• That is such an amazing idea. I’m going to do the same. I don’t want to choose someone out of desparation. Thank you.

  5. We once had to leave our dogs in a kennel for a long weekend as we were having the house re-modeled, and were going to be without power and plumbing over this time. There was a kennel out in the country where you could arrange to have them given walks around a lake for a special treat, and have them bathed and nails clipped. It was nice in that I was in town and could call and check on them and so on. If I ever have to leave them again, I can feel comfortable about the kennel, and know they are well cared for.

    • That’s fantastic! I love that you have a place a mind that sounds pretty amazing!

  6. I would entrust my sister to stay at my house and care for my dogs. I also know a trainer (who does so much more than just that) that I would feel comfortable boarding my dogs with.

    We took Neeko (when we only had her) on vacation with us once. It was a blast!

  7. Hey Kim. We dealt with this a few months ago. You know my story, but for anyone else reading this…my family and I have been traveling internationally for the past three years, and our JRT Archie travels with us. He’s been to Canada, all over Europe, to Turkey, and we’re now in Mexico! We’ve had him since he was 8 weeks old (he’s 5 now) and, until recently, had never been separated. Frankly we never have a reliable dog-sitting option that would make me comfortable.

    But recently we had to go do a family thing for a week at a dog-unfriendly resort (bah!), and I was on the brink of canceling because I didn’t know what to do with Archie. Luckily, a few days before we were supposed to leave and through total happenstance, we met a terrier-savvy family a few blocks away. Their JRT of 18 years had died earlier in the year, so their home and hearts had space for Archie for a week. I have never been so grateful in my life!!! Phew. Archie and I were understandably nervous at first but everything worked out great.

    It’s such a relief to have a dog-sitting option (for a little while). Since we’re never in one place too long, this is rarely the case.

    Totally long answer, but there you go, Kim. :-) How’s the dog search coming?

    • I loved the pictures of Archie with his sitter. He looked so happy.

      The search is SLOOOWWWWW. I forgot how hard it is to get an email or call back from a rescue group. LOL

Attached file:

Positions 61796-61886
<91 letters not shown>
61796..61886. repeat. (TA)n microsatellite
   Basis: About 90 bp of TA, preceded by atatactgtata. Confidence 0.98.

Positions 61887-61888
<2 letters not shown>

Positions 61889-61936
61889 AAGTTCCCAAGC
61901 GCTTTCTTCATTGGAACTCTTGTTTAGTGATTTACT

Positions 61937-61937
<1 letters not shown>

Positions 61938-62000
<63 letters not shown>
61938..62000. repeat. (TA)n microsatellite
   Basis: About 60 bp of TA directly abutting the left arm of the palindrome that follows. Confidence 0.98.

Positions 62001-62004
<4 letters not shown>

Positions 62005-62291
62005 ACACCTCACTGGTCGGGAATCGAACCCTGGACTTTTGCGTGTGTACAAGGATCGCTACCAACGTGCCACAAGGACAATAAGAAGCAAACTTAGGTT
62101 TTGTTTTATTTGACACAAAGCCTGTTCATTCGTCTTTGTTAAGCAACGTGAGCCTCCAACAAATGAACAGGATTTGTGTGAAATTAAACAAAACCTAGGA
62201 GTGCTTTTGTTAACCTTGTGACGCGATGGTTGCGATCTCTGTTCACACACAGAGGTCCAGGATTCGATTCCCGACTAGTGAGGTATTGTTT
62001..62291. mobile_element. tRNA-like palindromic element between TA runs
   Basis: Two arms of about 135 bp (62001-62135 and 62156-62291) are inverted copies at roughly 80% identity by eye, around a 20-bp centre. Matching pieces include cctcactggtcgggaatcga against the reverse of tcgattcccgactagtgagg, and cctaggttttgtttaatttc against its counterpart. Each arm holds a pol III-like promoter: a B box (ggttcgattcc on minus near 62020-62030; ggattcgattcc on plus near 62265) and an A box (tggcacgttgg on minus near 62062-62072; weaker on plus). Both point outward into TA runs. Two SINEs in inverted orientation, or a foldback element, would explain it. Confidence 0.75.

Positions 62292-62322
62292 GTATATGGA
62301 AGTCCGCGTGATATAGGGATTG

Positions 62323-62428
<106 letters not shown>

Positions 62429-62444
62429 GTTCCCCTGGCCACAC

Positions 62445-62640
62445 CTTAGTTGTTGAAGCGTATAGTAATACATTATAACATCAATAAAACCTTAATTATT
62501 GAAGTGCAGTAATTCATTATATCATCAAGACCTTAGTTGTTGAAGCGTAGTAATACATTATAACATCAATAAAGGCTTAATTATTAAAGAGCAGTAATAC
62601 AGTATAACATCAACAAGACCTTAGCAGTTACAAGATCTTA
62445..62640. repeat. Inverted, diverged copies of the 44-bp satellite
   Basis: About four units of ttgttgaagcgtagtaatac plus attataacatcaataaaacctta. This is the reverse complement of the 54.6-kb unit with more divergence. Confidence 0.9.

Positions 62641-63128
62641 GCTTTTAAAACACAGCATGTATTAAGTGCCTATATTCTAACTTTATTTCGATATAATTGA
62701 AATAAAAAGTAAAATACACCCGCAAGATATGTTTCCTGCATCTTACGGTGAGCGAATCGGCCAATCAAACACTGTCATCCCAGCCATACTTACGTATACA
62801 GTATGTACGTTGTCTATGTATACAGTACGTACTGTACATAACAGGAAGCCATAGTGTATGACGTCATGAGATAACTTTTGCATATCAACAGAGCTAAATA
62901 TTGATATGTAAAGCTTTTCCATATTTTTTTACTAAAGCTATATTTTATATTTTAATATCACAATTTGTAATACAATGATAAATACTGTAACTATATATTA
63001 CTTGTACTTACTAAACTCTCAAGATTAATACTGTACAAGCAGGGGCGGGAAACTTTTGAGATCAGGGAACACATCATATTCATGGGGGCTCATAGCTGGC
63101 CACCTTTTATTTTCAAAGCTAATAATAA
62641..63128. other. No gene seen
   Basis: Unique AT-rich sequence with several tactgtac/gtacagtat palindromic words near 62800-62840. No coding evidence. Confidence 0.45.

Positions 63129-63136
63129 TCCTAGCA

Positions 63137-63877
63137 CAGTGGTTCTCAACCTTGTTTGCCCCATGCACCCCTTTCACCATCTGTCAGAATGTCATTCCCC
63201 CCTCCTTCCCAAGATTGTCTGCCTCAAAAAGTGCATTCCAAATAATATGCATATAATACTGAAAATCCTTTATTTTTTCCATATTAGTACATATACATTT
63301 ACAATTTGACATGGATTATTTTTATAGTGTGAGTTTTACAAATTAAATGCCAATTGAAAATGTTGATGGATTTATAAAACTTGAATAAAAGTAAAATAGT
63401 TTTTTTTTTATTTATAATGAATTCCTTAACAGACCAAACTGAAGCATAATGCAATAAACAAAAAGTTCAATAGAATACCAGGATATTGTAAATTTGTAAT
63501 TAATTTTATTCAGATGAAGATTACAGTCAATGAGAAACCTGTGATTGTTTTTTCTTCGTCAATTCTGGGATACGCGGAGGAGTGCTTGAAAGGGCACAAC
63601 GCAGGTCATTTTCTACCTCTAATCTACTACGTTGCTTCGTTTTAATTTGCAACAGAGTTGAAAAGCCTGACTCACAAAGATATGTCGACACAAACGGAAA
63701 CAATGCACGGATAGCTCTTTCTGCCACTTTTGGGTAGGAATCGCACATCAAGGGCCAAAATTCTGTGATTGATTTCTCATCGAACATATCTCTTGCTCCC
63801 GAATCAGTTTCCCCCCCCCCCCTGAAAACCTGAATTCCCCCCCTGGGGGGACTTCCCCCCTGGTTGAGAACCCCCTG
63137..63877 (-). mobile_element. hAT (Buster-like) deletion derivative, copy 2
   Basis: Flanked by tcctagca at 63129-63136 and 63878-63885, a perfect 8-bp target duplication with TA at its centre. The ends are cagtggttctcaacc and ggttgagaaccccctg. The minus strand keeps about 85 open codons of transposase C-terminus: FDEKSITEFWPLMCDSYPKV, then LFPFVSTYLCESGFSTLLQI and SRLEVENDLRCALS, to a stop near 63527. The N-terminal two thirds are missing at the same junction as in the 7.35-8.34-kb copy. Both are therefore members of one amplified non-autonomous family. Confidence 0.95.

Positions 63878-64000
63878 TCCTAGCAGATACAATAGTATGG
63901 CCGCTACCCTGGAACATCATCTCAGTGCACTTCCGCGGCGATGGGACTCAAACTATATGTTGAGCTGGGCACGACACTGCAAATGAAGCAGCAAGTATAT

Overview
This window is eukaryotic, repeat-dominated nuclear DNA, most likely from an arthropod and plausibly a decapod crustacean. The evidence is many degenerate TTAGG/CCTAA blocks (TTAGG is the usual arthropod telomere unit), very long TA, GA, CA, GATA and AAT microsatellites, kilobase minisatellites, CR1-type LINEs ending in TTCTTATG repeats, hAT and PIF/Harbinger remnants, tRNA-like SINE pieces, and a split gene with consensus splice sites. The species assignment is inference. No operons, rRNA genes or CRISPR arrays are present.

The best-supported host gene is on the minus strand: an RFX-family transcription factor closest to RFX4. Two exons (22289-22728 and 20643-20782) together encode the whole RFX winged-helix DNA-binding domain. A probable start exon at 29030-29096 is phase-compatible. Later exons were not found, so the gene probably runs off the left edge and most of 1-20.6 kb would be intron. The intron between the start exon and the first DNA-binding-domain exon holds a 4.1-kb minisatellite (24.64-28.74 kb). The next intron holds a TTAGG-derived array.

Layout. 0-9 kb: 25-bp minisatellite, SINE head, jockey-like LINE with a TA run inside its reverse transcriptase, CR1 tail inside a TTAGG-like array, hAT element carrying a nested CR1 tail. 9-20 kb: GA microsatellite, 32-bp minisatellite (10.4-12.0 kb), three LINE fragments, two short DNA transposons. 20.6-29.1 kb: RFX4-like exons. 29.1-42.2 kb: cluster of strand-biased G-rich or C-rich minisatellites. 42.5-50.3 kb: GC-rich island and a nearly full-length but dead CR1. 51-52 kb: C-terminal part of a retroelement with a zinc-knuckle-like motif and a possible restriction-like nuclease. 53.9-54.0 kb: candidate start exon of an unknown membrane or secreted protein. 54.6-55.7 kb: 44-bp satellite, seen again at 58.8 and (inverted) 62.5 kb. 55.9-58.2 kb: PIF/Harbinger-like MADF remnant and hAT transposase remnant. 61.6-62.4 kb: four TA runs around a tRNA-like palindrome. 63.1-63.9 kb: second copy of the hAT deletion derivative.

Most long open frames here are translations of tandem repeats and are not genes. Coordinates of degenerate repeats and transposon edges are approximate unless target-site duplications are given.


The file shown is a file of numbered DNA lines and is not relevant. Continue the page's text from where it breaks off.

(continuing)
• Ugh, I know, right? Once we tried to adopt in Vancouver BC & the Seattle area, and we couldn’t get near any kind of family dog. They all had waiting lists or were gone immediately. Finally we got impatient and headed over to Eastern Washington where you can adopt a dog for like $25 and on top of that it’s a 2 for 1 deal! We got a dog, a nice dog, but she was wrong for our family. In the end I rehomed her but I was very careful with it and she went to a lovely farm on Vancouver Island. Still, it was sad and I learned a lesson about rushing a dog adoption.

        You’ll make a great choice though, and I can’t wait to meet the new pup. :-)

  8. Luckily, we have family with dogs who I hope would watch Duke while we were away. Although he might not be in his environment, at least I’d trust that he was safe and he’d have friends to play with! I hope to be able to bring Duke with us on most vacations, but I do not plan on ever having him fly – at least not in the cargo section of a plane, so there will inevitably be something he can’t come on.

    Unfortunately, Sam & I will be spending the holidays apart but at least Duke will get to bond with his dad and not have his routine disrupted too much.

    • That’s so cool. I don’t have any family that I could leave our dogs with or that I would trust to watch them here. You are so lucky :)

  9. We’ve been lucky enough here in Bedfordshire to have many friends that also have dogs, that we regularly meet up with for walks and that we take it in turns with to sit eachothers dogs when we go abroad on holiday. As our dogs play together often, they get on very well and don’t seem to mind sharing the house and garden for a week or two here and there.